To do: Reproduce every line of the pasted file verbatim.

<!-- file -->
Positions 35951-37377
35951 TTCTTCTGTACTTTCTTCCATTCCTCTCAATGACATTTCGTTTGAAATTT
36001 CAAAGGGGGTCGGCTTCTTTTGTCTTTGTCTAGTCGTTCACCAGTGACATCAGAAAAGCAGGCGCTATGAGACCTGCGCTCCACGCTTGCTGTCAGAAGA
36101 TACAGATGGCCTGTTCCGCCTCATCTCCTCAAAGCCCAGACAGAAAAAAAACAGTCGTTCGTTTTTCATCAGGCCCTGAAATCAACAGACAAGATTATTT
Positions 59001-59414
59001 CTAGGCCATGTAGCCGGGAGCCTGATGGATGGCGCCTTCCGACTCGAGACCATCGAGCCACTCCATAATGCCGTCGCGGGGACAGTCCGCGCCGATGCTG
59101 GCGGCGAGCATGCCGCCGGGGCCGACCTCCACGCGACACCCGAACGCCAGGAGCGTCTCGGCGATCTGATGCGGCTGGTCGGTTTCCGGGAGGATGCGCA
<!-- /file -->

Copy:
Positions 35951-37377
35951 TTCTTCTGTACTTTCTTCCATTCCTCTCAATGACATTTCGTTTGAAATTT
36001 CAAAGGGGGTCGGCTTCTTTTGTCTTTGTCTAGTCGTTCACCAGTGACATCAGAAAAGCAGGCGCTATGAGACCTGCGCTCCACGCTTGCTGTCAGAAGA
36101 TACAGATGGCCTGTTCCGCCTCATCTCCTCAAAGCCCAGACAGAAAAAAAACAGTCGTTCGTTTTTCATCAGGCCCTGAAATCAACAGACAAGATTATTT
Positions 59001-59414
59001 CTAGGCCATGTAGCCGGGAGCCTGATGGATGGCGCCTTCCGACTCGAGACCATCGAGCCACTCCATAATGCCGTCGCGGGGACAGTCCGCGCCGATGCTG
59101 GCGGCGAGCATGCCGCCGGGGCCGACCTCCACGCGACACCCGAACGCCAGGAGCGTCTCGGCGATCTGATGCGGCTGGTCGGTTTCCGGGAGGATGCGCA